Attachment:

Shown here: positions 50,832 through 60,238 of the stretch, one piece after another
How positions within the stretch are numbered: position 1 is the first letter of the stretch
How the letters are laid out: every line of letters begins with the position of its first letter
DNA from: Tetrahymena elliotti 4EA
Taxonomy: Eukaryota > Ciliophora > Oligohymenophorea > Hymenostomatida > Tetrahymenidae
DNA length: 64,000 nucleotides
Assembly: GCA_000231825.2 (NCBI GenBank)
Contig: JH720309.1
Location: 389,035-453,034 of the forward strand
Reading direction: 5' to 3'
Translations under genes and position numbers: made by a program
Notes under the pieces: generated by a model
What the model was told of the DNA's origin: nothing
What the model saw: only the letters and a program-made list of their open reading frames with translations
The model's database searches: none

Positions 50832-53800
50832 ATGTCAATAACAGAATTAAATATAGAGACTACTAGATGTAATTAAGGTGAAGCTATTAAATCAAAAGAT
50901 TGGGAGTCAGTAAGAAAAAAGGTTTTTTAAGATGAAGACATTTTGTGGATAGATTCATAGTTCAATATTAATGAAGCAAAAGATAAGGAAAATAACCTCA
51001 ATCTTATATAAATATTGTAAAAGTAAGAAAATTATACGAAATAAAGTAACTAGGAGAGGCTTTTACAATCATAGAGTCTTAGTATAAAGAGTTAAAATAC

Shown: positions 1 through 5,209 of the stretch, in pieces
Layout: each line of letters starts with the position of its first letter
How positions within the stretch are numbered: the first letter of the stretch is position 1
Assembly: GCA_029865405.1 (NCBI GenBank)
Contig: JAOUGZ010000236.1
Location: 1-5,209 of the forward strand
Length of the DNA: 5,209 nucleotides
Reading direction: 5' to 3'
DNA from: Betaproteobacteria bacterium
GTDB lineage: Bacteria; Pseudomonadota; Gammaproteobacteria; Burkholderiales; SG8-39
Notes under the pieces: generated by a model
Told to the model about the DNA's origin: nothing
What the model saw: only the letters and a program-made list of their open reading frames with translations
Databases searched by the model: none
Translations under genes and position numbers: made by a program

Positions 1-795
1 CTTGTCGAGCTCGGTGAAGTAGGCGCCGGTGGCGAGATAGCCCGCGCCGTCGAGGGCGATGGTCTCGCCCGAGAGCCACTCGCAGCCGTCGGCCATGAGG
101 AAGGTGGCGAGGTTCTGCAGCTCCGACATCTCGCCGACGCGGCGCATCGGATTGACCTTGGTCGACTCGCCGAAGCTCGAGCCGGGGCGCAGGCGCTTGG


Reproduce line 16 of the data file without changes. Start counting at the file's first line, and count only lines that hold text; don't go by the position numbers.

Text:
Positions 50832-53800